Touni Town is located in Kamaishi City of Iwate Prefecture, in the Tohoku region (northern part of Japan). Facing Sanrikuoki known as one of the top three fishing grounds in the world, it is a quiet fishing town blessed with a natural harbor formed by the ria coastline.
Apart from the landing of salmon, sea urchins and abalones, seaweed and scallops are also farmed, and many of the locals are involved in the fishing industry.
However, the tsunami from the Great East Japan Earthquake in 2011 washed over the 12-meter-high sea embankment and swallowed up the entire town. Almost all of the 470 fishing boats were also destroyed.
But a small seafood processing company, Kamaishi Hikari Foods, stood up to take on the challenges of restoring the fishing industry in the town. The company was founded after the earthquake with the aim of creating employment and a purpose in life for the local people.
As Toyota’s Executive Fellow Shigeki Tomoyama’s visited this company, Toyota Times Reporter Kyonosuke Morita accompanied him and reported on the situation.
How Did Toyota Get Involved with a Seafood Processing Company in Kamaishi?
Kamaishi Hikari Foods is a small company of seafood processing that holds 51 employees.
Tomoyama decided to visit the company with the intention of “promoting kaizen activities.” Tomoyama built his career as a “kaizen person” in the Operations Management Development Division where the Toyota Production System (TPS) is being promoted. He is a professional in this area, having been Chief Officer of the TPS Group before. To begin with, how did the relationship between Toyota and Kamaishi Hikari Foods start?
In 2011, President Akio Toyoda visited the disaster-stricken region and came up with the idea that “the best way to become the driving force behind the restoration of Tohoku was to create a future for the region by working with the local people, to establish the foundations for manufacturing and create employment.” This led to the birth of Toyota Motor East Japan (TMEJ) the following year.
After that, TMEJ received an inquiry from Iwate Prefecture asking if they could “help save a disaster-stricken seafood processing company in Sanriku area through deployment of TPS.”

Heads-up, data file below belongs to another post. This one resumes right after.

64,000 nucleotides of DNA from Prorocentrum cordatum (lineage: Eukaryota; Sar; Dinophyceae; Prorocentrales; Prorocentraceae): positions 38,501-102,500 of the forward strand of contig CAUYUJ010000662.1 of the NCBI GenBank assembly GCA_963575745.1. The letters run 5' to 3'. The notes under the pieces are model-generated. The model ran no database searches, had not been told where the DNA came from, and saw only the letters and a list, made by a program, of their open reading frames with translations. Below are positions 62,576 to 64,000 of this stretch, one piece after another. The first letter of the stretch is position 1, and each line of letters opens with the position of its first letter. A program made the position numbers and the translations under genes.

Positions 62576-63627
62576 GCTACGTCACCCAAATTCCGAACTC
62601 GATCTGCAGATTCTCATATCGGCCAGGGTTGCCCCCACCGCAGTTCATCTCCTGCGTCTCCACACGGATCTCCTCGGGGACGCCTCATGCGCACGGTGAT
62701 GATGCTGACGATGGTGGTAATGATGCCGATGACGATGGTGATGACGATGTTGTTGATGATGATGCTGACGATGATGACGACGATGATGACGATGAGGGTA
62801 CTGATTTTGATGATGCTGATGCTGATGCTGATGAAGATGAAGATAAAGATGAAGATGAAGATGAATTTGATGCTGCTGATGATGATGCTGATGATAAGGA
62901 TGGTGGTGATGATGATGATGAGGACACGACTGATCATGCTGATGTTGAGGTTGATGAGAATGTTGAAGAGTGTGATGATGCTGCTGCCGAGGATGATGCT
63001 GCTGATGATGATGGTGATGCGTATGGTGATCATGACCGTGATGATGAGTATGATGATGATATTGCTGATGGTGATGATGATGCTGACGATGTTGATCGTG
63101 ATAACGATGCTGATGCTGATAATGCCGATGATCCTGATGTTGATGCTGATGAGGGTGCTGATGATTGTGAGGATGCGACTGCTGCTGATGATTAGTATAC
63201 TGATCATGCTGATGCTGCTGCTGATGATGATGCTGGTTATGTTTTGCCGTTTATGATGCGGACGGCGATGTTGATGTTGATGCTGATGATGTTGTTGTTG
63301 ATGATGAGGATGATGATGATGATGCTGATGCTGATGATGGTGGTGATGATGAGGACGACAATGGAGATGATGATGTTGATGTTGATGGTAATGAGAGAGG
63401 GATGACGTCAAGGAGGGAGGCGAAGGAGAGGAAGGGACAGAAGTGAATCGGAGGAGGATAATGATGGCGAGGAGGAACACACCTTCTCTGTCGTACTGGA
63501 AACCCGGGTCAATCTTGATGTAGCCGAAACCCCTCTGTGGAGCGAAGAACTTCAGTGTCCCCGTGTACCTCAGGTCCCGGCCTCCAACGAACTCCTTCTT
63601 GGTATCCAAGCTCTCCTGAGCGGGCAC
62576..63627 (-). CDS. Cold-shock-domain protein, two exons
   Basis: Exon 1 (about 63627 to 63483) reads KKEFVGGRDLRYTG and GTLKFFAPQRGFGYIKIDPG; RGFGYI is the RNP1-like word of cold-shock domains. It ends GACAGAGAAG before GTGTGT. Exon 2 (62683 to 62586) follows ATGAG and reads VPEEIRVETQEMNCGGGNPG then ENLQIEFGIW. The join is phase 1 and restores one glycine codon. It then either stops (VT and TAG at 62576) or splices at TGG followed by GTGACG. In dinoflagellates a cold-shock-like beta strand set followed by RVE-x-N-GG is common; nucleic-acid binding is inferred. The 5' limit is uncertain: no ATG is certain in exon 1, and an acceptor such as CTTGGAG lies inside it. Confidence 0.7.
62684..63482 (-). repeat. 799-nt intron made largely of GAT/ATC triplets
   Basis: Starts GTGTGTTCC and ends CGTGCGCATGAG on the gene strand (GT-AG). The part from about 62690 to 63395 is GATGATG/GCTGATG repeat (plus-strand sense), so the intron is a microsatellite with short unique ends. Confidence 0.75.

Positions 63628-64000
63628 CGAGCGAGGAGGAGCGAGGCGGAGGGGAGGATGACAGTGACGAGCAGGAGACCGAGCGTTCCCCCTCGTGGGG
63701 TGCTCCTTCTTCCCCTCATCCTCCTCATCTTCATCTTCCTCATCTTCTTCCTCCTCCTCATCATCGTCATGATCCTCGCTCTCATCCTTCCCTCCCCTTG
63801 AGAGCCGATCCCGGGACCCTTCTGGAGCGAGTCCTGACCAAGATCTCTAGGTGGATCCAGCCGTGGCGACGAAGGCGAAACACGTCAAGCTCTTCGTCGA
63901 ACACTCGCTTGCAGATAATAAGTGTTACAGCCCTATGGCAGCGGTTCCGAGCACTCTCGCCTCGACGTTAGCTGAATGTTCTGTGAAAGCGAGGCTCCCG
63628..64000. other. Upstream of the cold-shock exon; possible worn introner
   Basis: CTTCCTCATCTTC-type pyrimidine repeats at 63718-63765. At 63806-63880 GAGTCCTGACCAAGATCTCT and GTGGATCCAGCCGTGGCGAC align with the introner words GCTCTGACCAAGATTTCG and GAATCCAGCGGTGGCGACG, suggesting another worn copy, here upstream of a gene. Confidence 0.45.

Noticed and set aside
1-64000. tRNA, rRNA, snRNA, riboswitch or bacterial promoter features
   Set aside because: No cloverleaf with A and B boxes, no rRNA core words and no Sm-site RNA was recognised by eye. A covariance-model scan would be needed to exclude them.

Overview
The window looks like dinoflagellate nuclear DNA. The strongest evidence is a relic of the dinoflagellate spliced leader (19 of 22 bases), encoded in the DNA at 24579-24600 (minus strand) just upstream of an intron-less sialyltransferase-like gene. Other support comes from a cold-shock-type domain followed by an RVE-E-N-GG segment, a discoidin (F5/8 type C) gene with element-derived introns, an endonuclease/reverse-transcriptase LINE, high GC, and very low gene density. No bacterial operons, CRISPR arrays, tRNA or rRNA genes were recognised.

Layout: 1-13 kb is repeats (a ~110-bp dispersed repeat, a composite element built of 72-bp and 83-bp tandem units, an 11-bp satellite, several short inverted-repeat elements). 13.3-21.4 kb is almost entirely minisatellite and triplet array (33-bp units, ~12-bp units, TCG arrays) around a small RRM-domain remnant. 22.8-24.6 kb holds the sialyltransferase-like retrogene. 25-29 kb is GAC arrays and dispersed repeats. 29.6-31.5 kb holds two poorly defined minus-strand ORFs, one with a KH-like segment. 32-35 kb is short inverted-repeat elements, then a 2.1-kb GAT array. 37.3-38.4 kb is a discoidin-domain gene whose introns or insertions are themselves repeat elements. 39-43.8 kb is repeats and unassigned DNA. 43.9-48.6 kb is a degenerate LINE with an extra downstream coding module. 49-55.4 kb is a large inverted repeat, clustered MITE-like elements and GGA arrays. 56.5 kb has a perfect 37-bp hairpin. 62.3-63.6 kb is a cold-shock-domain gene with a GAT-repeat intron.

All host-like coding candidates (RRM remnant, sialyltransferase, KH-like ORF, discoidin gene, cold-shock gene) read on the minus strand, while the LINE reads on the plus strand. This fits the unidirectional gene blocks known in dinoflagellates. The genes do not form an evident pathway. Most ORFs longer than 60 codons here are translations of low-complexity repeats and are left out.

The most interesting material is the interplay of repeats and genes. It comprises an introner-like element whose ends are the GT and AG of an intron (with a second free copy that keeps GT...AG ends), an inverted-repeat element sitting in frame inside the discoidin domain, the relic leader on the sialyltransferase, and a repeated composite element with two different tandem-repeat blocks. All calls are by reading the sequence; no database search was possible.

Numerous seafood companies had been damaged by the tsunami. Furthermore, they faced a serious shortage of labor, combined with inadequate supply of seafood, making it extremely difficult to continue their businesses. The fishing village had already been faced with the problem of an aging and declining population, and now they faced the danger of loss of employment.
Despite these difficulties, the people in the area were striving and looking toward the future as they struggled to recover and do everything they could to contribute to the restoration effort.
This prompted Toyota (TMEJ) to take action. Based on a belief that there was something they could do to help, they began the initiative for mutual learning among companies of different industries, even though seafood processing was a completely unfamiliar industry to them.
Why was this initiative called “mutual learning”? It was because the aim was not for Toyota to implement unilateral kaizen activities.
There were also advantages for the employees of TMEJ in that they could expand their horizons by engaging in kaizen activities, while working with people of a different company and coming into contact with their principles. It was hoped that this would lead to fostering people who could inspire others and become dynamic leaders capable of working in any environment.
Tomoyama had the following to say about what this means: